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Uni or not? (Merged 2013)

Old 21st Jun 2015, 11:43
  #121 (permalink)  
 
Join Date: Feb 2000
Location: UK
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In my opinion, if you want to be a professional pilot, go for pilot training. If you want to be an airline manager, go for the management MSc. Or, pursue an aeronautical engineering career.

But, right now, pick what you want to do with the next 5-10 years and throw everything into that. It's time to make a decision, not keep hedging your bets.

You are too young to worry about age.

Changes are possible later, but if you want to manage pilots, first be a very good pilot. If you want to manage engineers, first be a very good engineer. Going straight into a management degree is a route into business management, not functional management.
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Old 21st Jun 2015, 11:59
  #122 (permalink)  
 
Join Date: May 2014
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I have a BSc in Aeronautical Management (+Erasmus exchange experience) and a PPL and I am 22. I was thinking the same (doing a Msc in Cranfield) but then I realized it was better to go straight to my ATPLs (BGS) and working at the same time. You have got a uni degree, something that a lot of pilots don't have these days, so you are good enough!

I encourage you to carry on your pilot training modularly as you are young and you can get aviation experience which will be invaluable once you get your fATPL. By the way, BGS + PAT (Bournemouth)!

Regards.
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Old 29th Jun 2015, 19:11
  #123 (permalink)  
 
Join Date: Aug 2012
Location: Ireland ,Dublin
Age: 25
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Decided to take the job, got myself an apprenticeship(Electrician). I've gotten into the right company in terms of making money, for a first year I made quiet a bit! Can't say I've enjoyed it, it's awful work.

Apart from the money major skill sets you'll learn while working, from my brief time in college & General education you'd want to be doing a lot of stuff outside of your regular course to pick most of them up.
Becoming fully qualified is a key to succes now, the qualified guys were earning €1100 after tax a week!(that's max) mostly pulling out €800 was the norm. Putting in the work & hours all the same, not easy.. So what EI-Flyer said, it worked for him! And plenty of others. another 2 years and I'll be there money wise to start saving more!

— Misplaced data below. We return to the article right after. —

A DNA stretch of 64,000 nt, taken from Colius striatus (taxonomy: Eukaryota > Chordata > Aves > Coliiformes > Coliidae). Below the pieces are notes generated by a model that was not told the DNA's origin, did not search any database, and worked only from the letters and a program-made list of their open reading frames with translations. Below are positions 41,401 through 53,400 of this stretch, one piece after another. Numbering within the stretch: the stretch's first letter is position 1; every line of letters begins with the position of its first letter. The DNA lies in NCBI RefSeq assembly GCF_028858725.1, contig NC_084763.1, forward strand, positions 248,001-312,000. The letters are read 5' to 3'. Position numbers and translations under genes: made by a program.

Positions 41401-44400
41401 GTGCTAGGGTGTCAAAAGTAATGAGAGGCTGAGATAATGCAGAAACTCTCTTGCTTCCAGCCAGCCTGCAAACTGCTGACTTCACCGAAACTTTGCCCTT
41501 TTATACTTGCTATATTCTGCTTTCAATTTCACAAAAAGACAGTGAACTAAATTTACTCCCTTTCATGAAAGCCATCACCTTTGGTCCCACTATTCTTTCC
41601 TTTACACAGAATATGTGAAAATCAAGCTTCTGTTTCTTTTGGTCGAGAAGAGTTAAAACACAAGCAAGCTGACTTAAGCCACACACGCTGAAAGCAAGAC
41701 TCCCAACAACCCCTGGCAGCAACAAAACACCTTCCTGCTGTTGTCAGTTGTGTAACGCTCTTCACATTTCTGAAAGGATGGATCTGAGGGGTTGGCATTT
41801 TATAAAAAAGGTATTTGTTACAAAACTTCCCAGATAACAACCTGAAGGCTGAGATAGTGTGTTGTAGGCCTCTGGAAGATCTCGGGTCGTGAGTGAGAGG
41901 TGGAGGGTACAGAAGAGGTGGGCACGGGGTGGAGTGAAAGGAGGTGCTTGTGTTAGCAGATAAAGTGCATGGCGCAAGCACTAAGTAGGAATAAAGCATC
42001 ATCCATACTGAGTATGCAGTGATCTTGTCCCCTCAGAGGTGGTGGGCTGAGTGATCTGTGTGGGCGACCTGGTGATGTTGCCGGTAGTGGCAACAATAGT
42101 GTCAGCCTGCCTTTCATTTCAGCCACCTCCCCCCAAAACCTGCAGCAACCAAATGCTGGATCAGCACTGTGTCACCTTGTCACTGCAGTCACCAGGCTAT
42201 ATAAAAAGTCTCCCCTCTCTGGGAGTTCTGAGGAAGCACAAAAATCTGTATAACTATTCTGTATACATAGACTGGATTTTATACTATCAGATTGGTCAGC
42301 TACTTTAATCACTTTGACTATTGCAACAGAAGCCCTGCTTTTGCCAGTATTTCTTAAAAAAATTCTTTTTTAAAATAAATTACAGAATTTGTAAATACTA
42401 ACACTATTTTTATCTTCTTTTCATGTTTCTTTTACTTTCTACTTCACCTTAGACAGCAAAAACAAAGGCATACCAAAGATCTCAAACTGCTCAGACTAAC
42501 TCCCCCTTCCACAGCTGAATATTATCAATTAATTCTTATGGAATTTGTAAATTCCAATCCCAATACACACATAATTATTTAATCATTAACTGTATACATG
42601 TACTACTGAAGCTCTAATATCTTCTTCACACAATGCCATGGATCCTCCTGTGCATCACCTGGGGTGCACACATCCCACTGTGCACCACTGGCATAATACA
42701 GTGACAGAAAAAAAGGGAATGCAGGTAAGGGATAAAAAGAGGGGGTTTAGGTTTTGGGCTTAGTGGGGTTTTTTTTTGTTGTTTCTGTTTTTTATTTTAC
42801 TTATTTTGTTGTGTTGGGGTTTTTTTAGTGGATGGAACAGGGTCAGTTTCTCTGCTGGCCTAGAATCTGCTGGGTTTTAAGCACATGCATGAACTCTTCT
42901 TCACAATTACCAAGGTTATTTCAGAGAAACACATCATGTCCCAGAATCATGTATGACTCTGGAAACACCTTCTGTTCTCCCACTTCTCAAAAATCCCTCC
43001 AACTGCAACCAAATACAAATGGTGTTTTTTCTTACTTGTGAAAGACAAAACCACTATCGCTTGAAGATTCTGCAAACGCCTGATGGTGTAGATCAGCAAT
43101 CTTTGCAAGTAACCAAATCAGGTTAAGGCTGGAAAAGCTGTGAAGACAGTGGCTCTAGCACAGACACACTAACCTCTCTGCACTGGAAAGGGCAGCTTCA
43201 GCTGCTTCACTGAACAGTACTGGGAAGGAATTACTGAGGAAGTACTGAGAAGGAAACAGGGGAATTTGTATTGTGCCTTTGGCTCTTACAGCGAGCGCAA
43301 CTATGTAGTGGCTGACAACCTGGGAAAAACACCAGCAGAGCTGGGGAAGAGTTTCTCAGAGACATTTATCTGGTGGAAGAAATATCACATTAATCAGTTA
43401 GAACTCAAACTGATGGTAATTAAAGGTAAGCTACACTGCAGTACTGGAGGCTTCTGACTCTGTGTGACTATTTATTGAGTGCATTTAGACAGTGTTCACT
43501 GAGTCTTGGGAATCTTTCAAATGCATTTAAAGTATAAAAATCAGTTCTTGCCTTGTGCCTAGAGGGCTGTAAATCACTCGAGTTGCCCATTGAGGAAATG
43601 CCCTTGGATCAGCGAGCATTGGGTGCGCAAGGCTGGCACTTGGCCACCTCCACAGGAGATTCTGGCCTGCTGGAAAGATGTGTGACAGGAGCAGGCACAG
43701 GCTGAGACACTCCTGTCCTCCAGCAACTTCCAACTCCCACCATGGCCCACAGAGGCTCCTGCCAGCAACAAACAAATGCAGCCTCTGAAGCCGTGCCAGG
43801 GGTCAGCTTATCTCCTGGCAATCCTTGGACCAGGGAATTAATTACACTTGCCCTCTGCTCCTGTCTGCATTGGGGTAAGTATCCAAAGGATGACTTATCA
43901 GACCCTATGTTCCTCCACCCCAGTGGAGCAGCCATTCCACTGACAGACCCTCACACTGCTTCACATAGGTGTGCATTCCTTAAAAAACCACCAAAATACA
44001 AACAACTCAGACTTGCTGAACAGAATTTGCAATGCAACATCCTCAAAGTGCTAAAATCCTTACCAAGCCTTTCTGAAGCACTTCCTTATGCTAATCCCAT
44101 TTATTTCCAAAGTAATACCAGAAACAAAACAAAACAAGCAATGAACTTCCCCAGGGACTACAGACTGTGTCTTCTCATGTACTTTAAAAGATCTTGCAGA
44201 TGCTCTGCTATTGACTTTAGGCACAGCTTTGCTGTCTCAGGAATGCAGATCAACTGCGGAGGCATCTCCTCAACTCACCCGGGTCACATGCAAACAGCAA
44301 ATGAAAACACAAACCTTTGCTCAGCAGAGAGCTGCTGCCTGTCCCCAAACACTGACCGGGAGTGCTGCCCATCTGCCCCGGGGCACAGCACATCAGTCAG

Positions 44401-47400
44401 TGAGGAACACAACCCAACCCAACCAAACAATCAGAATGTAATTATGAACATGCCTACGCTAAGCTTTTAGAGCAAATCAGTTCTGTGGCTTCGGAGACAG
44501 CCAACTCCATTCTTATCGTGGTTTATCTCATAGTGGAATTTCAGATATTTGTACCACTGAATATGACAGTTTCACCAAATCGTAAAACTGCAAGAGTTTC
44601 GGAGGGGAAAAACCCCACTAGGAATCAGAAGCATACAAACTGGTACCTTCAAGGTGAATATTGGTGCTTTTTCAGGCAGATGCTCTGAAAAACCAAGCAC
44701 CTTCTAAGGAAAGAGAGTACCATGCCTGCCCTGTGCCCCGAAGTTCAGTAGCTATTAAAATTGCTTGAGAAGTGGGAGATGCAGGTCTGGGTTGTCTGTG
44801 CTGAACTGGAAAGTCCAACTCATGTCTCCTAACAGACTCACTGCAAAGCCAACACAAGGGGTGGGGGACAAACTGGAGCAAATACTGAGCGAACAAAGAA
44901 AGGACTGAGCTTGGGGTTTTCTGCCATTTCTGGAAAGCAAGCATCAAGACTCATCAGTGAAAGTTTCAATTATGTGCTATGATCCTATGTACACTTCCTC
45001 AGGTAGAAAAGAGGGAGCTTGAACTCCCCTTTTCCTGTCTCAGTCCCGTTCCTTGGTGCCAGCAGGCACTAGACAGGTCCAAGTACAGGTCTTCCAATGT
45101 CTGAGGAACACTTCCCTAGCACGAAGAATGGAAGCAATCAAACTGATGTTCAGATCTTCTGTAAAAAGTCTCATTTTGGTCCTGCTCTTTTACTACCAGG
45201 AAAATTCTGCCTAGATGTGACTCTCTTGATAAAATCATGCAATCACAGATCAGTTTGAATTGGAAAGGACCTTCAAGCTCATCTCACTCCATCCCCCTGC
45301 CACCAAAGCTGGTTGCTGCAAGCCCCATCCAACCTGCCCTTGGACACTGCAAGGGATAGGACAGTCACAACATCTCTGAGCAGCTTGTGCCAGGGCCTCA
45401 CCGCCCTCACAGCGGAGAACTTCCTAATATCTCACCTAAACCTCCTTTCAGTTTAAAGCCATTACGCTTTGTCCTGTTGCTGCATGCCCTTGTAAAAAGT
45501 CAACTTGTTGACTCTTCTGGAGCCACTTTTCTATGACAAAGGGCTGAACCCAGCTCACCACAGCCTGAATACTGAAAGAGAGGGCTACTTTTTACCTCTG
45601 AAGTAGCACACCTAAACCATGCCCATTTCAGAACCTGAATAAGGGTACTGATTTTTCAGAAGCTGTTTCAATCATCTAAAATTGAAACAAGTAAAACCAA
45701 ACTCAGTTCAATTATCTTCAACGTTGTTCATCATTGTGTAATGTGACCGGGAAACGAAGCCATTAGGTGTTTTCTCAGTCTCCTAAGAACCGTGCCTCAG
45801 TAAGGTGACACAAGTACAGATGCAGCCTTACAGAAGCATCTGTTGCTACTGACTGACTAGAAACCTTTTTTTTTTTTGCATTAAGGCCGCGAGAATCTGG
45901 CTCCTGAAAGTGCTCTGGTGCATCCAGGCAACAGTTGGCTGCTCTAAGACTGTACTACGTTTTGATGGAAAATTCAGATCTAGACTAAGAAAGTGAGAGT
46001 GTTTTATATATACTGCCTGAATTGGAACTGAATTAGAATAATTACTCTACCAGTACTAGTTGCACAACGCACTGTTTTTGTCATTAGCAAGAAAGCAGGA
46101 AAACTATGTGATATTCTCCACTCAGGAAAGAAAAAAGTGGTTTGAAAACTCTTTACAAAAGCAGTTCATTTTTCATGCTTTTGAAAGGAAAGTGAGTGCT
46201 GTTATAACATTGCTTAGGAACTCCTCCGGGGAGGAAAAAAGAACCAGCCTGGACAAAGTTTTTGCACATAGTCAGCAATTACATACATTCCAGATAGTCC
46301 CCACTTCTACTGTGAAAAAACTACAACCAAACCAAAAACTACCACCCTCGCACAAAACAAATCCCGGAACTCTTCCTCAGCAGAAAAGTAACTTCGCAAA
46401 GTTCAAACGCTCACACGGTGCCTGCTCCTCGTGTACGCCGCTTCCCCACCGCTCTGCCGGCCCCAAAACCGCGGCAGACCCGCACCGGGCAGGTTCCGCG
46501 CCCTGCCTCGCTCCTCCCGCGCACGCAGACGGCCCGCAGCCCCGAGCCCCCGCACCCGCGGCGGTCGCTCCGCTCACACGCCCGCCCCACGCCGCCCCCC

Also: Keep and eye out for maintaince work as an apprentice, you'll have great joy finding a Jem job like that! (Not having to bust some serious On a site).
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Old 3rd Aug 2015, 18:19
  #124 (permalink)  
 
Join Date: Jul 2015
Location: The Midlands
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Question Advice

I'm new here and just wanted some advice on undertaking a degree.

I have recently been offered a place on the CTC Wings Integrated ATPL programme. I have completed my A-levels and have just attained a HNC in Mechanical Engineering through an apprenticeship scheme with an aerospace company. I intend to complete my PPL (A) before I embark on the CTC Wings programme (yet to be confirmed). I am concerned I may be at a disadvantage not having a degree. But I believe CTC Wing's have a good placement record even though there is no guarantee of a job. It would also depend on the time I come out of training and also the current climate in 18 months approx.

Would it be worthwhile doing the BSc Degree in Professional Aviation Pilot Practice? I am aware it is a significant cost along with the cost of training.

If you had two people with exactly the same qualities achieving the same % (no retakes) carrying out their ATPL exams and passing the different stages of flight training successfully. The only way you could differentiate these two individuals is through their personal/work experience and also their qualifications to date. I am assuming BA would lean towards the person with a degree obviously demonstrating the right aptitude/personal qualities.

Any advice or comments would be greatly appreciated.

Thank you

Last edited by PPJD; 5th Aug 2015 at 20:03.
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Old 7th Sep 2015, 09:00
  #125 (permalink)  
 
Join Date: Jan 2005
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Have you considered the CTC scheme which offers a degree alongside ATPL? Doing a degree in pilot studies prior to ATPL training is a waste of time IMHO, as much of the information is subsequently duplicated, it is at great expense, and having 'any old degree' does not say as much about you as having a specific degree in another field eg philosophy, engineering, mathematics etc. which shows there is more to you than just aeroplanes and that you are able to apply yourself to a far more rigorous academic standard.